He wasn’t going away and with my creativity being cramped, I went for a full disclosure,
“We’re taking photos of the lighthouse.”
Feeling confident the reply was sufficient, I awaited the reply. There was a longer pause this time, but the reply was strangely familiar.
“What are you waiting for?”
Now I was feeling pity, as obviously this bloke had very little material to work with and apparently he’d spent it all. I really couldn’t have done much more, so I adopted a different technique. I ignored him and went about my business, as if the night-time lurker didn’t exist. I guess he was just another lunatic out and about in the dark? After a long pause, a crunching of gravel on the path indicated he was on the move again, as he shuffled off into the inky blackness. I’ve no idea who he was or what he looked like and come to think of it, I don’t want to know.
Back to the photo taking. The ships kept coming…
…before finally the traffic died down. I cranked up the ISO to warp-factor and shot a 25 second exposure to eliminate the star trails. The result was almost what I was after…
…and that was that. Well, there was more to take in, but my camera battery went flat, and I didn’t have a spare. This is a photography sin, so I punished myself mightily by whipping my back with some rusty barbed wire lying nearby.
A lot of learning has gone on during these night shoots and as a result I’m now fully equipped. Long exposures send batteries into freefall, so now I have a swag of them, In fact here’s my essential winter, night photography kit…
There’s a large torch for shining on objects, so the camera can focus. A small torch for checking the camera settings, along with the headlamp. A remote shutter switch is essential, so I’ve turned to using a Hähnel Giga T Pro Wireless Timer Remote. So far it’s been great. A wireless unit is so much handier than being tethered to the camera. An old handheld flash, which is handy for ‘painting with light’ is recent addition to the kit.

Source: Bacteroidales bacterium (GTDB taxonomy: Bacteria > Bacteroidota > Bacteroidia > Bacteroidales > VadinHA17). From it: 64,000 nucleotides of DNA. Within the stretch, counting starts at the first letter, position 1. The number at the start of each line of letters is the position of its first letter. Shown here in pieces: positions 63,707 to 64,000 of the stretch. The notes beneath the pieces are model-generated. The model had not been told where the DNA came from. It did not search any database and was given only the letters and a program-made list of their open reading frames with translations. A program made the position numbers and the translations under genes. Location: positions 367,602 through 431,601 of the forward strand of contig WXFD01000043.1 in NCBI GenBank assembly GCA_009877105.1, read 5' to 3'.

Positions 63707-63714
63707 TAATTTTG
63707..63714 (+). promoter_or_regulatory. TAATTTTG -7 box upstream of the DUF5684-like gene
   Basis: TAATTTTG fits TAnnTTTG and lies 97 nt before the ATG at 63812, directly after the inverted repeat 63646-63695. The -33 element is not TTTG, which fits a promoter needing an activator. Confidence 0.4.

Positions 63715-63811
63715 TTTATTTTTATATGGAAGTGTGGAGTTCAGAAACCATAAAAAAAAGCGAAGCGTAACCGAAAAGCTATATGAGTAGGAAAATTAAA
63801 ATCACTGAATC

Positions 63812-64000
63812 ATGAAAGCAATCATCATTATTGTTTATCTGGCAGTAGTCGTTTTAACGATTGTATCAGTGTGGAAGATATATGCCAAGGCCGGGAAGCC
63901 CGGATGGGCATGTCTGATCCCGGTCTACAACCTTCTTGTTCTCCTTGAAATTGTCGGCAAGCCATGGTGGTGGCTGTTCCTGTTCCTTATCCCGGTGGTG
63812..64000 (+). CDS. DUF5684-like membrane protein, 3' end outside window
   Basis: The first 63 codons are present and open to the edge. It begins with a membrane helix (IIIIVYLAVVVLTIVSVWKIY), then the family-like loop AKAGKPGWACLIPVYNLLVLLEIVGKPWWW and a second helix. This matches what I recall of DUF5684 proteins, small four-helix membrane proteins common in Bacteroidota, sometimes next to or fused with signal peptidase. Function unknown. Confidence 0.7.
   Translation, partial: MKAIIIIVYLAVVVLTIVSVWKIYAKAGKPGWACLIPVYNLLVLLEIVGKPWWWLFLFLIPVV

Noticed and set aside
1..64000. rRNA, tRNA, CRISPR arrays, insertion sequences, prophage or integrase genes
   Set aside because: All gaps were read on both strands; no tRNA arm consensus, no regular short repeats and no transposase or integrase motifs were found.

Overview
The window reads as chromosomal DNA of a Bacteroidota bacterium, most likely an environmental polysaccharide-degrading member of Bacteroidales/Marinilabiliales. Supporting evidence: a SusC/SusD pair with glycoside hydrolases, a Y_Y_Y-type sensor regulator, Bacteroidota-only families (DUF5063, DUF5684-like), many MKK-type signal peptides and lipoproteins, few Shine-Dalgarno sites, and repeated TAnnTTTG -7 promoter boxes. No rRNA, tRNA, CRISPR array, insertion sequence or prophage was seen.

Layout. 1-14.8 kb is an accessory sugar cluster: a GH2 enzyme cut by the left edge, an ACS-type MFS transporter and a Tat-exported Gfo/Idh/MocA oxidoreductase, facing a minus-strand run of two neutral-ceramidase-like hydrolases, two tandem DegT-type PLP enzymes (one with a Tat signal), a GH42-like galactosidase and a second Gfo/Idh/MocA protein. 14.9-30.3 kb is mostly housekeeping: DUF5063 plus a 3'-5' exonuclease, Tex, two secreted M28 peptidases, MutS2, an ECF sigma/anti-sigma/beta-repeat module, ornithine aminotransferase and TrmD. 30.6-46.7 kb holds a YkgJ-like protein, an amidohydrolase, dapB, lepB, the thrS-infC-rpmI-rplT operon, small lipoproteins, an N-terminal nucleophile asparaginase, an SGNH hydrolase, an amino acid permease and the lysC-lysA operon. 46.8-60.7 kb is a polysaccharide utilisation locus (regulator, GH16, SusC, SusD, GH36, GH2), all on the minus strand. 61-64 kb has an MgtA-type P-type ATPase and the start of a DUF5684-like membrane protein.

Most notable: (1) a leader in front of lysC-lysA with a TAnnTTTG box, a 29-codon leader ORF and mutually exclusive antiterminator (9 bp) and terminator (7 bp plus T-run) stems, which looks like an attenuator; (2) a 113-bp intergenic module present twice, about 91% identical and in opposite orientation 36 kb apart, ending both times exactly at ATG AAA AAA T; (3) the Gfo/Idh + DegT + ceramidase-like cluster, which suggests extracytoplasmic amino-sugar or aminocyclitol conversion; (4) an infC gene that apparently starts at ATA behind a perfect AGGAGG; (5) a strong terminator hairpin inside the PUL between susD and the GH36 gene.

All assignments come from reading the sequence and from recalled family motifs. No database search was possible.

Nutrition-wise, potato chips are de rigueur for the night photographer and their crunching also assists in keeping me awake. Last but not least, there’s the balaclava/beanie. The advantage of this one is it can be utilised with the other items in the night photography kit to do a few stick-ups on the way home.
Now, the lighthouse should be done, but it still isn’t. With the flat battery fiasco, another visit will be required during the next non-moon cycle. Where now?
Well, a last minute decision was made to stop by Albert Park Lake one night. I’ve walked a million laps around that place after work, so I’m fully aware of the mirror-like quality of the lake when there’s no wind. Like this night. A shot of the Melbourne skyline seemed to work okay…
…and there were even ghosts of dead photographers around. Check out this apparition who won’t rest until he’s got his bokeh just right.